By KIERAN FINNANE
Plans for a solar system “virtual power plant” in Alice Springs, building on the Town Council’s significant investment in photovoltaic generation and catering to its energy needs, look to be a lot further advanced that council is letting on.
A Darwin-based company called RPS1101 Pty Ltd, part of the Rimfire Group, has applied for a licence to generate and sell electricity in the Alice Springs network, primarily to the Alice Springs Town Council, with any surplus sold to other licensed retailers or generators.
Left: PV installation on the basketball stadium, Traeger Park, Heavitree Gap in the background. Photo from council’s 2018-19 annual report.
To do this , the company is seeking to “construct, own and operate a 2 MW aggregated solar photovoltaic virtual power plant (VPP), with an associated 684 kWh of aggregated battery energy storage systems”.
This would be in addition to the existing roof top mounted solar PV installations across 16 council-owned buildings – the Aquatic Leisure Centre, the Regional Waste Management Facility, two council depots and 11 sporting facilities.
All this is publicly available information on the Net, if you know where to look. The Alice Springs News thanks the reader who helpfully pointed this out.
Furthermore the application is now the subject of a consultation by the NT’s regulator, the Utilities Commission, who is seeking submissions from system participants and stakeholders, closing date March 24, 2020.
When the News asked the Town Council questions about the proposed VPP* – briefly referred to in its Climate Action Plan – we were told Council could provide no further detail at this early stage.
Yet, according to the company’s application, available here in full except its appendices, relevant commercial agreements have already been entered into with the council. (Of course, they would be contingent on various other things – the licence, ‘financial closure’ etc.)
The company’s application also says its “project development and capital investment processes” are sufficiently advanced to allow it to “move quickly to financial close and achieve commencement of operations in mid-2020”.
Further, the company says it has undertaken, “in consultation with” Power Water Corporation and Alice Springs Town Council, “a comprehensive investigation of the opportunities presented in the NT electricity supply industry”.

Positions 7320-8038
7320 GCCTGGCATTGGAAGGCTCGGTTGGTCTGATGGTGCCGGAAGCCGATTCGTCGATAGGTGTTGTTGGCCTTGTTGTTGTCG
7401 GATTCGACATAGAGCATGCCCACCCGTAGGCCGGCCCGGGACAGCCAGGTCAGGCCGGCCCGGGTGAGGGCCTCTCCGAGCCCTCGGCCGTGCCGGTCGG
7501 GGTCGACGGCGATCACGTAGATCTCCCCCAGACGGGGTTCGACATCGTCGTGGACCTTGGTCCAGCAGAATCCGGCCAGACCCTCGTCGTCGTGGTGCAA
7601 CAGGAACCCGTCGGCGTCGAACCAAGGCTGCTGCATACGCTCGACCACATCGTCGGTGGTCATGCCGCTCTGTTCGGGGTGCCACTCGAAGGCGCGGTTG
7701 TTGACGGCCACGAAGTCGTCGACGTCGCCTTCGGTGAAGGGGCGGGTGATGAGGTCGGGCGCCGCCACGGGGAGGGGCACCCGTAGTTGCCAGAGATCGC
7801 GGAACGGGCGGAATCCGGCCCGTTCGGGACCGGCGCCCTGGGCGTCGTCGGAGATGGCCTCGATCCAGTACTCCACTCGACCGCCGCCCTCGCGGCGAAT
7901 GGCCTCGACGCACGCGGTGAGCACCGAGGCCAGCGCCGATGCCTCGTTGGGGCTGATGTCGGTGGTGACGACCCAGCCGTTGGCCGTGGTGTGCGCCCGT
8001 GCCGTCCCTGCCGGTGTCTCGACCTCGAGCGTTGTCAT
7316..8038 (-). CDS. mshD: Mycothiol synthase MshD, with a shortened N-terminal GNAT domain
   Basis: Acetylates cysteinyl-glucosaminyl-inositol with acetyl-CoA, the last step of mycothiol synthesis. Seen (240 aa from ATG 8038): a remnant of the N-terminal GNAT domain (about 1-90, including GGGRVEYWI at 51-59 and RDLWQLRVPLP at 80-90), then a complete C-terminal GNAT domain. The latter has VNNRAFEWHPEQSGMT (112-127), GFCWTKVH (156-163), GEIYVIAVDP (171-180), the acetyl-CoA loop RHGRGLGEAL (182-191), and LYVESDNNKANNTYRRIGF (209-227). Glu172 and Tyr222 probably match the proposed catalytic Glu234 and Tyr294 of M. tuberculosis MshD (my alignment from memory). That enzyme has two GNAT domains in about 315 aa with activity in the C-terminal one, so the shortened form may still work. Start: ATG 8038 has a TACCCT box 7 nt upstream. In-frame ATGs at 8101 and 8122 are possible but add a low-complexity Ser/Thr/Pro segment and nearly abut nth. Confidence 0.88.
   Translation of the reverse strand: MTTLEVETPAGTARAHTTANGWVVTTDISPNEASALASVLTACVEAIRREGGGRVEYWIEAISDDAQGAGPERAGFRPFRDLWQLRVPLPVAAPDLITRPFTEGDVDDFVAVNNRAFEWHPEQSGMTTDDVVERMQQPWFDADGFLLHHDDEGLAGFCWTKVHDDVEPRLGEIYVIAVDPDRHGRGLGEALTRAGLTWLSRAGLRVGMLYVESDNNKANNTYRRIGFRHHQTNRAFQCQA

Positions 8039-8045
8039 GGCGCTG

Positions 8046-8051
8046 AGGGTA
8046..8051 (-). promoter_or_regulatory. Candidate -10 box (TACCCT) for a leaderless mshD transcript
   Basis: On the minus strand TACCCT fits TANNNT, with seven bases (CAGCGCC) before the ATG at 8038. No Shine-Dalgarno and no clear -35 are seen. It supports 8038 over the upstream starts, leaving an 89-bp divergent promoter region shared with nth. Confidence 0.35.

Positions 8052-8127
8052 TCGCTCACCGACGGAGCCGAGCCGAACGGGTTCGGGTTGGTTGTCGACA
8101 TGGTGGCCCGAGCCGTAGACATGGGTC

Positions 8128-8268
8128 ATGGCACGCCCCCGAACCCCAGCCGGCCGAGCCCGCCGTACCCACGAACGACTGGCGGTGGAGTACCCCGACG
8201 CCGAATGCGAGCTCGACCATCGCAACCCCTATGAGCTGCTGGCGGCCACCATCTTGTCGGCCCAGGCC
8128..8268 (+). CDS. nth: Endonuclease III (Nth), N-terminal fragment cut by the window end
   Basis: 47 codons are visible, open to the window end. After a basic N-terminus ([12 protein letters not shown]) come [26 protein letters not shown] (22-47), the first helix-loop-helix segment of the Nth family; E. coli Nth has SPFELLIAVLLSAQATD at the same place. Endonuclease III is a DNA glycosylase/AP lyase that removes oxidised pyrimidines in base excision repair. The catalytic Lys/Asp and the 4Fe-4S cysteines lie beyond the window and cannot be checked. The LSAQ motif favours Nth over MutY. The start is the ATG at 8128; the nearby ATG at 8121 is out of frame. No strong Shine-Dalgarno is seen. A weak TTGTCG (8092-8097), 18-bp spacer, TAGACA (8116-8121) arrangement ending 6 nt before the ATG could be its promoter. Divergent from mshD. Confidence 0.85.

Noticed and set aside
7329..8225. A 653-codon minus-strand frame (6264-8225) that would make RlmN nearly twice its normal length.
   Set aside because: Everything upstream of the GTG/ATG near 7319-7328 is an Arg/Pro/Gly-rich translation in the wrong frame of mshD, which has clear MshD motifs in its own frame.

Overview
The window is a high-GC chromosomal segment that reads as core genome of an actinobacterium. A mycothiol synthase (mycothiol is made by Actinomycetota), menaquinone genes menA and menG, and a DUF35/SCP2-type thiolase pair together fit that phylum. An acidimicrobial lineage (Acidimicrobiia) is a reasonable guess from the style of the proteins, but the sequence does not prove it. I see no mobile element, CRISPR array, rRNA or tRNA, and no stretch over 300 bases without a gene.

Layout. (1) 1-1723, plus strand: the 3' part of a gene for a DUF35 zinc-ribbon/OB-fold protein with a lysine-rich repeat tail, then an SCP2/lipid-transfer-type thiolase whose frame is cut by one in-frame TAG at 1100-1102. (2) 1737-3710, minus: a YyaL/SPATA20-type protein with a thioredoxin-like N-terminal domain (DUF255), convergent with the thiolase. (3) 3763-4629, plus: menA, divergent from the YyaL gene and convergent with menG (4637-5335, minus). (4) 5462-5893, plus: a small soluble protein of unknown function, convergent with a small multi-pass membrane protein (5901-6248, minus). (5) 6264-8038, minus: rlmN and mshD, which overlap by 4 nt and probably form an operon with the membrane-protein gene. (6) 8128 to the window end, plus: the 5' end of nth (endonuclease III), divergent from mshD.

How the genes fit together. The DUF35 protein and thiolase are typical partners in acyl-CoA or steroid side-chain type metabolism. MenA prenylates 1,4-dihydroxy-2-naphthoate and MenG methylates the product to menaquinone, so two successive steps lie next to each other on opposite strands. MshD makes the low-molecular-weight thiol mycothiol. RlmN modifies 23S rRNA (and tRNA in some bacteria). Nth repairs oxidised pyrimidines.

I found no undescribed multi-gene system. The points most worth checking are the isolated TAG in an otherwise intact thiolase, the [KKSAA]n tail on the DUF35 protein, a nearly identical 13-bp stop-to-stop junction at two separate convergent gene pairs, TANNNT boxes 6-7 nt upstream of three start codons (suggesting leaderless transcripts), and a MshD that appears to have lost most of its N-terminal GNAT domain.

“Based on these investigations, detailed critical analysis has been performed resulting in the development of a detailed business plan and associated financial model that supports the case for RPS to enter the NT electricity supply industry.”
The News has asked for an explanation of council’s refusal of information about this seemingly good news story for the town. We will update this article when we have it to hand.
The application says “the high proportion of rooftop solar generation in the Alice Springs electricity network makes it an ideal location for a commercial sized virtual power plant”.
This will “help stabilise the grid through the orchestrated management of a solar PV and battery aggregated distributed energy resource and deliver reduced electricity cost to customers”.
RPS is a new business but is part of the Rimfire Group, “which includes other closely related entities such as Rimfire Energy who currently operates an electricity retail business in the Northern Territory, and Rimfire Projects who currently operates a solar generation system design and construction business in the Northern Territory”.
Its owner and managing director is Michael Allen, who has more than 20 years of experience, “including as the former Executive General Manager Finance & CFO for ERM Power during its period of rapid growth when it was the fastest growing electricity retailer and the number one developer of new generation capacity in Australia”.
*A VPP is defined by Wikipedia as “A virtual power plant is a cloud-based [‘cloud’ being a network of remote servers hosted on the Internet] distributed power plant that aggregates the capacities of heterogeneous distributed energy resources for the purposes of enhancing power generation, as well as trading or selling power on the electricity market.”
An example, said to the world’s largest, is being developed in South Australia by Tesla and the SA Government.